Author: Charles W.G. Smith
Publisher: Storey Publishing (2010)
|Borage (p. 29) Blossoms|
My family is fortunate enough to have a large and varied backyard garden providing us with months of organic produce every year. From heirloom tomatoes, carrots and beets to my stepdad's favourite hot peppers and Romano beans, we run the growing gamut as it were - we even have a vineyard, strawberry patches, and both fig and Meyer lemon trees! When it comes to appreciating this bounty, we try to keep things as simple as possible, but after a while we fall into a rut with our flavour pairings. Sure, salt and freshly ground black pepper on still-warm tomatoes is fantastic, and hot peppers are wonderful on sandwiches and pizza, but fresh herbs have the ability to elevate even the most pedestrian, store bought items to new heights. While we often buy our herbs at the grocery store, they are easy and certainly more economical to grow at home - whether in the garden or in planters on the windowsill. What to choose for your kitchen herb garden, how to grow it and - most importantly - how to use it are the tenets of Charles WG Smith's book The Beginner’s Guide to Edible Herbs: 26 Herbs Everyone Should Grow and Enjoy.
|Oregano (p. 107)|
Smith's book is small and succinct in that it only contains 26 of the hundreds of culinary herbs available. However, this 143-page manual contains everything a gardener could need to know about those herbs, and the ones chosen for inclusion in Edible Herbs really are some of the most quintessential in classical European and North American cooking. The beautifully photographed images in this book lend assurance to the reader that they are buying the correct item once at the nursery, and I have brought this guide with me on occasion so that the staff could help me find a particular plant. This was incredibly helpful, especially in the case of herbs like calendula (p. 36), borage (p. 29), bee balm (p. 26) and the hyssops (pgs. 11, 80), since these plants are more often grown for their gorgeous blossoms than for their culinary applications. Some readers may even find that a flavour goldmine is sitting in their own backyards!
|Catnip (p. 46) Leaves and Blossoms|
Once the herbs for this season (at least) are chosen, Smith really begins his strongest work. If the reader is unsure about growing anything at all (I know several "black thumbs" out there), the introduction to Edible Herbs addresses the best places to plant in general, "companion" herbs and vegetables, preventing the common "herb sprawl" (with a clever little piece titled Beware the Garden Huns (p.3)) and general care and tending. There is even a handy "yield guide" (p. 6) to prevent the gung-ho gardener having to give away (or worse, throw out) armfuls of mint or lemon balm halfway through the season. I only wish I had read this book sooner, since with only two catnip plants I've been giving away tons of it, not to mention "doping up" our three cats almost every day! Each herb in the book is given it's own chapter, which is divided into "garden" and "kitchen" sections. The "In the Garden" sector covers seeding, final planting and harvesting techniques, as well as providing a simple-to-read chart of ideal soil and light for that particular plant, as well as whether it is considered an annual or perennial.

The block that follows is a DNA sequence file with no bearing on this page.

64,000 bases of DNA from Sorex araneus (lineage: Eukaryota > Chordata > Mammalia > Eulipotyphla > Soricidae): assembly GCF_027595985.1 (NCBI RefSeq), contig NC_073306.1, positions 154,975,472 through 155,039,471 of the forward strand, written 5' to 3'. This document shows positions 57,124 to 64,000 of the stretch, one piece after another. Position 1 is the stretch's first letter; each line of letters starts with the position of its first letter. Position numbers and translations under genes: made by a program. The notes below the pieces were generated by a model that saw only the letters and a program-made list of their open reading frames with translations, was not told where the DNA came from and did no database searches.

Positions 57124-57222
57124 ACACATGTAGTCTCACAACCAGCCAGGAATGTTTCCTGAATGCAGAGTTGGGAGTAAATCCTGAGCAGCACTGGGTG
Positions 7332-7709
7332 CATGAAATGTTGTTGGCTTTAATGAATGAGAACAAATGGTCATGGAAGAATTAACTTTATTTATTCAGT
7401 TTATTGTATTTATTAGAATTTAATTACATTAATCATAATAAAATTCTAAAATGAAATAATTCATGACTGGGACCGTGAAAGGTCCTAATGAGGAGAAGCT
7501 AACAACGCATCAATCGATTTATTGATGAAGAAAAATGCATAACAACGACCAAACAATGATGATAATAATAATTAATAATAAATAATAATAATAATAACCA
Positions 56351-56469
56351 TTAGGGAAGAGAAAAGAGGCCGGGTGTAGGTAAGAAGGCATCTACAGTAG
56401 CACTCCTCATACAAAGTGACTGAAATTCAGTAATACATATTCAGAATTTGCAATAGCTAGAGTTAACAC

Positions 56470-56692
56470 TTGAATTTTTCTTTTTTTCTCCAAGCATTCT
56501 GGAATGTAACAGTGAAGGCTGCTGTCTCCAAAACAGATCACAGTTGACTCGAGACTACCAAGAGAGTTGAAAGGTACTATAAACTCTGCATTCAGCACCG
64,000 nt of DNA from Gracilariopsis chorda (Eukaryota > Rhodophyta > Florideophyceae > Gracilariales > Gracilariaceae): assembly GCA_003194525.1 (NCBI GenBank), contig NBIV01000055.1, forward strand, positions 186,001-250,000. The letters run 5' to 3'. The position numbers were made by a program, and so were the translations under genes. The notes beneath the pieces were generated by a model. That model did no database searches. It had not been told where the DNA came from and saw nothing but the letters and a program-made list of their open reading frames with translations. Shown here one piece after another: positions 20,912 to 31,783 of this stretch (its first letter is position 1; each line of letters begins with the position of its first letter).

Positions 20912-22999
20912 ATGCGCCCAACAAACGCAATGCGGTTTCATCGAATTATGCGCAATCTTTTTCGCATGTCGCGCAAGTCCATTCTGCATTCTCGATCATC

|Dried Calendula (p. 36) Petals|
Once the bounty of herbs is harvested, the "In the Kitchen" component of each of Edible Herbs' chapters comes through, providing ideas as to just what to do with each part of the plant that is considered edible, flavour pairings to try, and general tips on usage. These tips are along the lines of when to add an herb to a dish for best flavour (beginning, midway through or as a finishing touch), if the herbs should be cooked with the other ingredients or only used raw, and whether it's best to choose a fresh or dried version in a recipe. After reading that calendula (p. 36) was considered a saffron substitute, I immediately bought three plants for my own herb garden with grand plans for paella. Unfortunately, the combination of unseasonably warm weather and our hungry backyard wildlife meant I only managed two harvests before they all perished or were eaten, but what I could save I dried, now I can't wait for my first batch of rice pilaf with "Canadian saffron".
|Drying Calendula (p.36)|
The thing I find confusing with this book is that the recipes and culinary guides are not always cohesive with the herb chapter they appear in. For instance, Making Herbal Vinegars (p.101) is nestled between Marjoram and Mint, yet neither of the two recipes offered contain either of those herbs. Also, while I don't expect complete innovation in terms of recipe suggestions, I did hope for something slightly more than a pizza (p. 110) for oregano and pickles for dill (p. 65). That said, the recipes themselves are good, solid formulae, and once our vegetables catch up I'm looking forward to enjoying the spicy-sweet Red Onion, Mango and Chile Salsa (p. 60) and bowls of the hearty Beta Soup (p. 25) well into the fall and winter.
|A "Lemon" Variety of Thyme (p. 137)|
For so few herbs included in the pages of Edible Herbs, the level of inspiration available to the reader is astounding. From budding gardeners to old pros in the dirt, kitchen newbies to seasoned gourmands, one of the twenty-six is likely to find a niche in your household. Some herbs may be completely foreign to your eye and palate, while others will be old favourites, but Charles W.G. Smith brings them all together in an accessible, approachable guidebook. With The Beginner’s Guide to Edible Herbs: 26 Herbs Everyone Should Grow and Enjoy, there is no excuse for not going green in your diet and your yard.
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